The trail near Indian Gardens

The trail near Indian Gardens

Yet, let’s update the score.

Bright Angel Trail – 2 (Very good and still champion)     Danny Boy – 1 (Bloodied (metaphorically) and bowed but still standing)

As always when hiking, be ye olde or be ye younge, know thyself, thy limits, and the conditions.  Be prepared.

The switchbacks of the Bright Angel Trail

The treeless switchbacks of the Bright Angel Trail

Dan and Hannah Hike the North Rim of the Grand Canyon

Snowing in late May!  Late May?  Really?  Yes, snow falls in late May in northern Arizona.  Two years ago in late May while hiking at the North Rim in long pants and sweatshirts, Hannah and I were under the threat of snow throughout the afternoon.   After hiking, we drove at 25 mph north to Kanab, UT in a blinding snowstorm that New Englanders would be proud to call their own.  But today 60 degrees welcomes us to the North Rim on this Memorial Day.  Before we hike we use our cell phones to call our daughter Robyn (veteran of the War in Afghanistan) and my parents (World War II) to thank them for their service to our country.

The North Rim is out of the way, in a big way.  From central Arizona, we drive five hours north on lonely roads on Route 89 through the Navajo Reservation, over the Colorado River south of Page, AZ, and through the Kaibab Plateau.

National Geographic meadows and Smithsonian forests open up as we now drive south to enter the park.  Slightly dismayed at the fifteen-minute midday wait at the North Rim gate, we wonder what must the traffic be like in mid-summer?  Finally, we proudly flash our Seniors Pass, available to all those 62 and older.  For ten greenbacks we now get into all National Parks without paying another dime.  It’s the deal of a lifetime.

In the early afternoon at the North Rim, we have left behind the heat of the desert and take to the five-mile roundtrip, clearly marked Uncle Jim Trail on the rim of the Canyon.   Through a forest of dappled sunlight the trail meanders gently to a Canyon overlook.  Only a few hikers pass by this loop trail that is easy on the feet, and the mild temperatures have us drinking less water than we did in the desert.   Passing crews working on the trail, we learn that they have a short season to repair trails as they must wait til the snow melts in May to begin trail maintenance.


Due to heavy winter snows the North Rim, at an elevation of 9000 feet, doesn’t open till mid-May.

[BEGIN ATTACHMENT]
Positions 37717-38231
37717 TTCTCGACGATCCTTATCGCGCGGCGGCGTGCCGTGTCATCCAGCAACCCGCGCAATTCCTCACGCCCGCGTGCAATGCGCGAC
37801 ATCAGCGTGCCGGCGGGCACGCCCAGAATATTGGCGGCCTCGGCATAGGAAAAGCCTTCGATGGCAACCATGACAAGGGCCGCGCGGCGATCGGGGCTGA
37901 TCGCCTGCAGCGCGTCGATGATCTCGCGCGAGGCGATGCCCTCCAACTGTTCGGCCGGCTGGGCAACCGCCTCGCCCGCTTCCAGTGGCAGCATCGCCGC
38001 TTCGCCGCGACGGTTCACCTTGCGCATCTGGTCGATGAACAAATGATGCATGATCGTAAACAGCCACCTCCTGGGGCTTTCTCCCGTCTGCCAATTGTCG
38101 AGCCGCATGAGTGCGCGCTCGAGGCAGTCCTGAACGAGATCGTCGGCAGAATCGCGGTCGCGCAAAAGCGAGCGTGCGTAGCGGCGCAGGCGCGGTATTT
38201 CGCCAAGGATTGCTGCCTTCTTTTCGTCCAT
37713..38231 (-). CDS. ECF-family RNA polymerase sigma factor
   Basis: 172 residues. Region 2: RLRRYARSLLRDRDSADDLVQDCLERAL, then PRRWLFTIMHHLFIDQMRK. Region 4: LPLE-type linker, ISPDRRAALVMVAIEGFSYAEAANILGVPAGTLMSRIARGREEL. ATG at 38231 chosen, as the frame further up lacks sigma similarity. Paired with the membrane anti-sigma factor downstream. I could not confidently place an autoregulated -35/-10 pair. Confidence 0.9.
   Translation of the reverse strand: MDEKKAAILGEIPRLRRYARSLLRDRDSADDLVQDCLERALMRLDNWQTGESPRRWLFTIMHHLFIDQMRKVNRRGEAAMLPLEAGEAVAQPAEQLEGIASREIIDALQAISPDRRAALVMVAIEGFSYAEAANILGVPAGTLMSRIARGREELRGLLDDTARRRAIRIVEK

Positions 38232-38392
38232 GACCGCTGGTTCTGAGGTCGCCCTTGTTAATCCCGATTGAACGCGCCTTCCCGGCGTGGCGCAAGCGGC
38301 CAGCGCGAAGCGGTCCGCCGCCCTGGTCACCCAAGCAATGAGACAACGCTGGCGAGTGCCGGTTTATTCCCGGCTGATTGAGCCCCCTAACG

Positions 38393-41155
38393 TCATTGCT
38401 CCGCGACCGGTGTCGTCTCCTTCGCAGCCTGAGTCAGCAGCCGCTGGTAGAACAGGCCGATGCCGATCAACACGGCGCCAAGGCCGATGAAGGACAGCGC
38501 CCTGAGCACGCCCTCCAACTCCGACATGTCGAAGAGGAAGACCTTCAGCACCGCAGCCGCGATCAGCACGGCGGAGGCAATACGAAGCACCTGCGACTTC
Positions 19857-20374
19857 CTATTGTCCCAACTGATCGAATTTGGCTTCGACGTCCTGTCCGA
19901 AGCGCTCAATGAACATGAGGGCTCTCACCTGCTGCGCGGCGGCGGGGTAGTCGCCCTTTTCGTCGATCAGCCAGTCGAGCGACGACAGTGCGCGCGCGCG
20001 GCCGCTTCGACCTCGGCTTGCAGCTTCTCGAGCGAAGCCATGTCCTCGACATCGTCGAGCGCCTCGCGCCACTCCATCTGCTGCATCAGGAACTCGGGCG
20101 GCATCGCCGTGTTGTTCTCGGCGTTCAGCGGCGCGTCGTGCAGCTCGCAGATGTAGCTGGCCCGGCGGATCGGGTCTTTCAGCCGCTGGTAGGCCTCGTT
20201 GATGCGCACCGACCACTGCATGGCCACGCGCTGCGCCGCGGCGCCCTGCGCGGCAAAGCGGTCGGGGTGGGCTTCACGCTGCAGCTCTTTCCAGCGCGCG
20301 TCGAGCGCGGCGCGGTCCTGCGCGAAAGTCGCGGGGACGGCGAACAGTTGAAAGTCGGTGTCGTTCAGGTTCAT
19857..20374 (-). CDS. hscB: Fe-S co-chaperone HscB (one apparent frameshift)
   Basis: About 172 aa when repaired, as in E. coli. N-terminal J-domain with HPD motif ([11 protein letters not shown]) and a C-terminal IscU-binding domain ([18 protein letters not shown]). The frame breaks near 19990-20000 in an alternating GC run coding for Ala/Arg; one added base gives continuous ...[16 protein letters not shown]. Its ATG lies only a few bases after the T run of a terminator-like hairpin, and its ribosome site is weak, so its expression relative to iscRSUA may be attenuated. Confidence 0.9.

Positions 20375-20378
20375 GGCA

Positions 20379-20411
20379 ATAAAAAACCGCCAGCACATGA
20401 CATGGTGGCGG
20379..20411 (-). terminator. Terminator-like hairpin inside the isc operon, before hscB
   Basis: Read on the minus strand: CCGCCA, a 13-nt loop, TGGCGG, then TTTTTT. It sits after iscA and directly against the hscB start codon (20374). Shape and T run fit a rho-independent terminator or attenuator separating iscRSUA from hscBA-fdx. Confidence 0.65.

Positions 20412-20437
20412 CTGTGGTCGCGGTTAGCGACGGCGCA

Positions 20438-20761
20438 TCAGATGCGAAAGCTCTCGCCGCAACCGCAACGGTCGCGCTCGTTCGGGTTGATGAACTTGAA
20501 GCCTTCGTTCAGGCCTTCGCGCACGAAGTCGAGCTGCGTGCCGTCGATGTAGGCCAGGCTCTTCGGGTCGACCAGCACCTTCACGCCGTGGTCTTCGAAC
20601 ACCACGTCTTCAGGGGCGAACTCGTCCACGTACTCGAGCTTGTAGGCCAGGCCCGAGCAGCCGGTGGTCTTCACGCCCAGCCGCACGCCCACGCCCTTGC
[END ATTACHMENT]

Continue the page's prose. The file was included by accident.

Surprisingly, many areas of the forest are burned.  The ranger says the use of controlled burns minimizes major forest fires, which maintains the high plateau ecosystem.


To meet our goal of hiking for at least three hours, we take to the level, easy to negotiate hikes of the Bridle Trail and Transept Trail near the Bright Angel Lodge.

With many views of the canyon, the hikes are leisurely, well marked, and satisfying.  Which brings us to the Fifth Commandment of the Trail – Ask others to take your picture with your phone or camera.  The actual picture is secondary.  It’s the entrée to a conversation with another hiker, to find the connection that we yearn to find.

Since we waited till just a week before our trip to make lodging reservations at the North Rim, we have no park accommodations and must head north to find motels.  There are few motels 45 miles due north in Jacob’s Lake, AZ or 75 miles away in Fredonia, AZ.  Some 80 miles away, Kanab, UT gives us many choices for motels.  Opting for the quite inexpensive, we choose The Red Rock Country Inn at $49/night with a queen bed, a refrigerator, and microwave.

Kanab has wide streets and a lazy feel, something out of American Graffiti (A George Lucas coming of age film set in Modesto, CA in 1962 – A couple of high school grads spend one final night cruising the strip with their buddies before they go off to college.)  We sit by the pool, toast the evening, and watch the cars roll by as the sun sets.  To our right is a patrol car parked by the side of the road to slow down incoming out-of-towners.  Once we examine it more closely, we realize there is a dummy in the front seat.  We smile in admiration.

As always when hiking the North Rim, know thyself, thy limits, and the conditions.  Be prepared.

North Rim Lodge at Bright Angel Point by MScott